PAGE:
This semester, I have had the opportunity to student teach at Escuela Fiscal Mixta Carlos Aguilar in Cumbaya, a town in the valley outside the capital city of Ecuador, Quito. This school is just a short walk from my university and located in one of the wealthier suburbs of Quito, but the population of students at this particular school is very poor. I have spent two mornings a week in a fifth grade class at Carlos Aguilar. There are many differences between Carlos Aguilar and schools in which I have previously attended or student taught, but also some similarities. Overall, my experience has been very positive and I feel very lucky to have this opportunity.
To begin, the teaching style in Carlos Aguilar, specifically my fifth grade class, is very different from the way I have been taught to teach in Lynch and the strategies I have experienced sophomore year during my pre-pracs. My CT has been a teacher for nearly forty years and it is very clear that she has a strong routine. However, for many reasons, instruction is very different here. Before I go into reasons for this, I think it makes the most sense to start by describing the way a typical lesson goes. First, my CT tells the student what subject they will be doing, and they all take out the corresponding workbook and textbook. Then, she reads the heading on the page, the paragraph below, and then asks them all a question that corresponds directly to the heading of the topic. After students begin raising hands, she calls on one, listens to them reread what she had just read, does this with at least three more students, and then has them copy word for word what they have read into their notebook.
I believe that there are many reasons for this teaching style. First, the class consists of 39 eight- and nine-year-olds – while it is a fifth grade class, in the US they would be in third grade. Also, the levels of the students (especially in reading and writing) range from not being able to copy a sentence to being able to write a full paragraph. There are some who cannot read nor write and others who go can write short paragraphs. With only four hours together a day and a large class size, there is little opportunity for individualized instruction.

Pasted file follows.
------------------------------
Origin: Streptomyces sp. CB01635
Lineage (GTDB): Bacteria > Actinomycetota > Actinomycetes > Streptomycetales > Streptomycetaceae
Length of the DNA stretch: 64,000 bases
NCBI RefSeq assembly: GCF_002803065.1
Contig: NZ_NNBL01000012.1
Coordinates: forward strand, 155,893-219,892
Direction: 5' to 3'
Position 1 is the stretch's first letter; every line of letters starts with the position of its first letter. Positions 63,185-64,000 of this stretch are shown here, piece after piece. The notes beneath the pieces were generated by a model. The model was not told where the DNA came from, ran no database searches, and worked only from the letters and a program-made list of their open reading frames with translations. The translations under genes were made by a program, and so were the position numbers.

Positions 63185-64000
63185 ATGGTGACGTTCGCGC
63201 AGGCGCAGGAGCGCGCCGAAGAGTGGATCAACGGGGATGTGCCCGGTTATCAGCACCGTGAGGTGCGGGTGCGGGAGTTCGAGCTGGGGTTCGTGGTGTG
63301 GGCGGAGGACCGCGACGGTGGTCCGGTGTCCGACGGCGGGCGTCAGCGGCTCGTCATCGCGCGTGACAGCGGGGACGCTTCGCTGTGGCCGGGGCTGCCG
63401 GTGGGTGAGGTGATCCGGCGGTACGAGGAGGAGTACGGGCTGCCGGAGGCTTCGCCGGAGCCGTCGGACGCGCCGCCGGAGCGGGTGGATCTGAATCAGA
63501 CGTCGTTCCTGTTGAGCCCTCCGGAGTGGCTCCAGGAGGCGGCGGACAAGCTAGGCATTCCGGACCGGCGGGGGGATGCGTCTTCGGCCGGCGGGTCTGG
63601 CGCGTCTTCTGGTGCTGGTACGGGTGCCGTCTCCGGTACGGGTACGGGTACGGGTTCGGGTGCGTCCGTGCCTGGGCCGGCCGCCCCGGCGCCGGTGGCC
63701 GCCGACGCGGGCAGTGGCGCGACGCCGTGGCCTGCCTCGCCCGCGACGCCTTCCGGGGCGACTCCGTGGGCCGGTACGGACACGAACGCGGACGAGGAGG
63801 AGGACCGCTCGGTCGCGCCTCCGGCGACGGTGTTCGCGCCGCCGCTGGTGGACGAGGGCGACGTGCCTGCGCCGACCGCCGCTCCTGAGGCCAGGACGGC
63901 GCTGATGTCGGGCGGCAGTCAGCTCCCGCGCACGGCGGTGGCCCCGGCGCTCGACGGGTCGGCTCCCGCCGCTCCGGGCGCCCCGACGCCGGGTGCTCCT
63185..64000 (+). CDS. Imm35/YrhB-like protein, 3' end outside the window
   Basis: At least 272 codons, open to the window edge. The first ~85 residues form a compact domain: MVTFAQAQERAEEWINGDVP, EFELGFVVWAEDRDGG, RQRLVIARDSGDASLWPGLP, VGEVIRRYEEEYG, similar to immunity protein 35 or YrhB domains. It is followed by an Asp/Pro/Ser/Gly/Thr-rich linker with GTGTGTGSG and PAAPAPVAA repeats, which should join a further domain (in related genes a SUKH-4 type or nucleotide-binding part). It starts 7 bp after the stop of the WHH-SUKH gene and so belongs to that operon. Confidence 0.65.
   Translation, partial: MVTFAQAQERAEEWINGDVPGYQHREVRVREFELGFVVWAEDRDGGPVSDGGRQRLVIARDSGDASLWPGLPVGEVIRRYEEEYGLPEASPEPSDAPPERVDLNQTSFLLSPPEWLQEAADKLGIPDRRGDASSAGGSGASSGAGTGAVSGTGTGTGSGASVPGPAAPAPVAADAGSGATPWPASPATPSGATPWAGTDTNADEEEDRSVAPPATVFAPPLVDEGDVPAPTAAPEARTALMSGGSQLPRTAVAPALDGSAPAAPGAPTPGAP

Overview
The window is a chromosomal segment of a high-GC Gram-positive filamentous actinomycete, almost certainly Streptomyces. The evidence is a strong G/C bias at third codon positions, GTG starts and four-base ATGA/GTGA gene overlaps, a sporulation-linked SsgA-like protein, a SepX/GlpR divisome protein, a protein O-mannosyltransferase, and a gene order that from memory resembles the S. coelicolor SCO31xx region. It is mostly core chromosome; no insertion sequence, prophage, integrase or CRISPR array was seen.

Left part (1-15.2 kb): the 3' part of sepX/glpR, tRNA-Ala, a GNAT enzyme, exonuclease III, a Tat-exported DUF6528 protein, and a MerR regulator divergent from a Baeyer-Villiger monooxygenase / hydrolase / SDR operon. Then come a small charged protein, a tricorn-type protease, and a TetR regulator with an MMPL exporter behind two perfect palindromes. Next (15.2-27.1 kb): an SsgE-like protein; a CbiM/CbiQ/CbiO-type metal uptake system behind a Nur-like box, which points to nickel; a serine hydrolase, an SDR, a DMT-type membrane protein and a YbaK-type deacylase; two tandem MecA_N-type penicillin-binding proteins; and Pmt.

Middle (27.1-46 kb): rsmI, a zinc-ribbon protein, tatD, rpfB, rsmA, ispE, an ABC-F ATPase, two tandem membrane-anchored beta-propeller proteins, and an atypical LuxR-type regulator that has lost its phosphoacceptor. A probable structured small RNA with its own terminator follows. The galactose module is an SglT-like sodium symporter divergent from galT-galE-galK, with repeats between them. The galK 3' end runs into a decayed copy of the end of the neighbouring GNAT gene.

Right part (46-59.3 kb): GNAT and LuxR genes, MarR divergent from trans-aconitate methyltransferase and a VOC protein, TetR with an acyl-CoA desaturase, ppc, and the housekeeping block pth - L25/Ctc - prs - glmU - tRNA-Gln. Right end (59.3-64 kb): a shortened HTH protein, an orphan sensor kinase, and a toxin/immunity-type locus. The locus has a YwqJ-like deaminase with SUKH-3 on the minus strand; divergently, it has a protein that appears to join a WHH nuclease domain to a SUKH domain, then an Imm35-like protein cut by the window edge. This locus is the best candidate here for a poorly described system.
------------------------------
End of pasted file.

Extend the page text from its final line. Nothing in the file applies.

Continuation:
Although the teaching style and classroom size are very different at Carlos Aguilar from many schools in the United States, there are many aspects of my fifth grade class that parallel schools in the United States. The materials they use in the classroom are distributed by the government, and while in general teachers in the United States stray from curriculum more so than they do here, there is a great similarity in the dependence on the books. The students were learning about hemispheres and with them living on the equator, I would have thought it would be the perfect opportunity to make the connection. However, the book did not go into any of this nor did my CT, and that is something I have seen many times before in schools where there is stress to get through material in order to prepare students for standardized testing, in the United States.
A second similarity between teaching at Carlos Aguilar and teaching in the United States is very simple – the kids are always kids. There is innocence and rebelliousness in each student in my class, and that is something that is universal. They get into fights, they distract one another, and they would rather be talking than listening. My CT has to manage all of this, and while her manner of doing so is different from the classes I have been in in the United States, what she does is effective.
In the conversations I have with other BC students here in Ecuador about how my day went at Carlos Aguilar, and even just about being abroad in Ecuador in general, I have realized how easy it is to generalize the United States into one description and the same for Ecuador. While this makes contrasting the two much easier, and can help me to explain any discomfort I have, I have realized that this does not get me anywhere. They are most definitely schools in Boston that have more in common with Carlos Aguilar than they do with the public schools I attended in my suburb of Boston where I grew up. I am so glad to experience something so different from what I know that is a true reality for many, both in Ecuador in the United States.